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NEVER MIND the more provocative label "avant-garde." The relatively innocuous terms "modern music," "new music" and "contemporary music" are still enough to make some people cringe and shy away from any possible contact.

There's certainly no contention here that "new" automatically means "good." But to restrict oneself categorically to the old, the familiar, the tried and true is to draw an artificial horizon around one's experience. This limits personal growth and diminishes the potential for enjoying music -- and life -- to the fullest.

Would we find that all the music being composed today is good, if only we could open our ears and hearts to it?

Of course not. But then, neither was all the music written in Beethoven's day good. The winnowing process of public and critical opinion has consigned at least 95 percent of that era's musical output to the trash heap or the dustiest archives.

And the overwhelming majority of contemporary music will not survive to the year 2090.

But what "modern music" is there which does have something of substance to say to us today, and which seems likely to survive for a century?

That's the subject of this installment in Gusto's continuing Basic Recordings Series.

Here are the criteria used in compiling this list.

We will, of course, restrict ourselves to the 20th century. But don't be shocked by the omission of such universally accepted and revered names as Debussy, Ravel, Sibelius, Strauss and Rachmaninoff, or Barber, Copland and Britten. They were among the 20th century composers of great stature who were well-covered in our original list of recommended orchestral recordings, published on July 11, 1986. There will, inevitably, be some overlapping of that list and this one.

The objective is to stretch horizons a bit. Some of the composers are conservatives, neglected for many years for that very reason. Several are accepted as significant composers, but are still somewhat intimidating to many listeners because of lingering reputations for dissonance. And others have an individual voice, fitting easily into no single category.

And yes, we confess. It's inevitable that the writer's personal prejudices (for lesser-known composers like Atterberg, Bax, Pfitzner and others) will be reflected from time to time.

One final note before we wade in. For each work listed we'll recommend a specific recording currently listed in the Schwann Catalog, and we'll also give it an accessibility rating:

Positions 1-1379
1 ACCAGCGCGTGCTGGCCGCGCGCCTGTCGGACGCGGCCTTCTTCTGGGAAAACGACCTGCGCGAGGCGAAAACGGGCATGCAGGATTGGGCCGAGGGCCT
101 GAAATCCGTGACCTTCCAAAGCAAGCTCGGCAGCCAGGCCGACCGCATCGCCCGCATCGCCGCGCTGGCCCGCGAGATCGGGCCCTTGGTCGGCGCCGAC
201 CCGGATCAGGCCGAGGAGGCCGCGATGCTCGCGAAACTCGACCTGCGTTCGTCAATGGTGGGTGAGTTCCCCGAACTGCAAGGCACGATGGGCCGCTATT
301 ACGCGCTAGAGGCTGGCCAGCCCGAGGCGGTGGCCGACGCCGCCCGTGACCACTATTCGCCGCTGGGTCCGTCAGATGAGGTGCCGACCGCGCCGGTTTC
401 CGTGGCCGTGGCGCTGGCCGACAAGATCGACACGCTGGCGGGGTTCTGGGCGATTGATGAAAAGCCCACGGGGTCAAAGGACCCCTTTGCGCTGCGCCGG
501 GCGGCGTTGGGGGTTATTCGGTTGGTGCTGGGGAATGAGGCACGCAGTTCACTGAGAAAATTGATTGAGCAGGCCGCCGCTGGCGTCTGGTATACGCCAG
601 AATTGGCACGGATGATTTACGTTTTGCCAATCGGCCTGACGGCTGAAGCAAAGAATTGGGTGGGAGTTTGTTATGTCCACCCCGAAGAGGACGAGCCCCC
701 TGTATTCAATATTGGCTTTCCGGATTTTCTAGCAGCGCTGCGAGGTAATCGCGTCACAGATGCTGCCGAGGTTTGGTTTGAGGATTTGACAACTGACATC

(E) means easily digestible and shouldn't offend anyone;

(C) means challenging, but should be appreciated in two or three hearings;

(T) means thorny, will take a lot of hearings but worth the effort.

John Adams (b. 1947) -- Harmonium (C), San Francisco Symphony Orch. & Chorus/De Waart, ECM 821465. Euphonious minimalism.

Dominick Argento (b. 1927) -- To Be Sung Upon the Water (E), tenor Stewart, Desto 6443. Fascinating song cycle.

Malcolm Arnold (b. 1921) -- Three Shanties for Wind Quintet (E), Tuckwell Wind Quintet, Nonesuch 78022. Romping good fun.

Kurt Atterberg (1887-1974) -- Suite No. 3 for Violin, Viola and Strings (E), Stockholm Sinfonia, Bis 165. Sweetly lyrical.

Milton Babbitt (b. 1916) -- Phonomena I & II (T), soprano Webber, New World 209. Tough, not for everyone.

Bela Bartok (1881-1945) -- Concerto for Orchestra (E), Chicago Symphony/Solti, London 400052. Six String Quartets (C to T), Emerson String Quartet, DGG 423 657 (2 CDs). Landmark quartets.

Arnold Bax (1883-1953) -- Symphony No. 3 (E), London Philharmonic/Thomson, Chandos CHAN 8454. Celtic influence.

Alban Berg (1885-1935) -- Violin Concerto (C), Kremer, Bavarian Radio Symphony/Davis, Philips 412523. Atonal yet heart-touching. Opera "Wozzeck" (T), soloists, Vienna Philharmonic/von Dohnanyi, London 417348 (2 CDs). Moving drama, tough music.

Leonard Bernstein (b. 1918) -- Mass (E), soloists, choirs and orchestra/Bernstein, CBS M2K-44593. Uneven but fascinating work.

Luciano Berio (b. 1925) -- Sinfonia (C), Swingle Singers, French National Orchestra/Boulez, Erato ECD-88151. Innovative vocal writing.

Ernest Bloch (1880-1959) -- Sacred Service (E), soloist, chorus and London Symphony/Simon, Chandos 1001. Crown of Jewish liturgical music.

Pierre Boulez (b. 1925) -- Rituel (T), Ensemble Intercontemporain/Boulez, CBS MT-37850. Serial works based on sonority progressions.

John Cage (b. 1912) -- Music for voice and/or piano and prepared piano (T), various artists, Wergo 60151. Weird, fascinating sounds.

Elliott Carter (b. 1908) -- String Quartets Nos. 1 & 4 (T), Arditti Quartet, Etcetera KTC-1065. Almost impenetrable.

Michael Colgrass (b. 1932) -- Variations for Four Drums and Viola (C), Epstein/Schotten, Crystal S-133. Tuneful percussion.

Henry Cowell (1897-1965) -- Tone Cluster Pieces for piano (C), Hymn and Fuguing Tune No. 2 (E), Symphony No. 7 (E), various performers, CRI ACS-6005. Highly original stuff.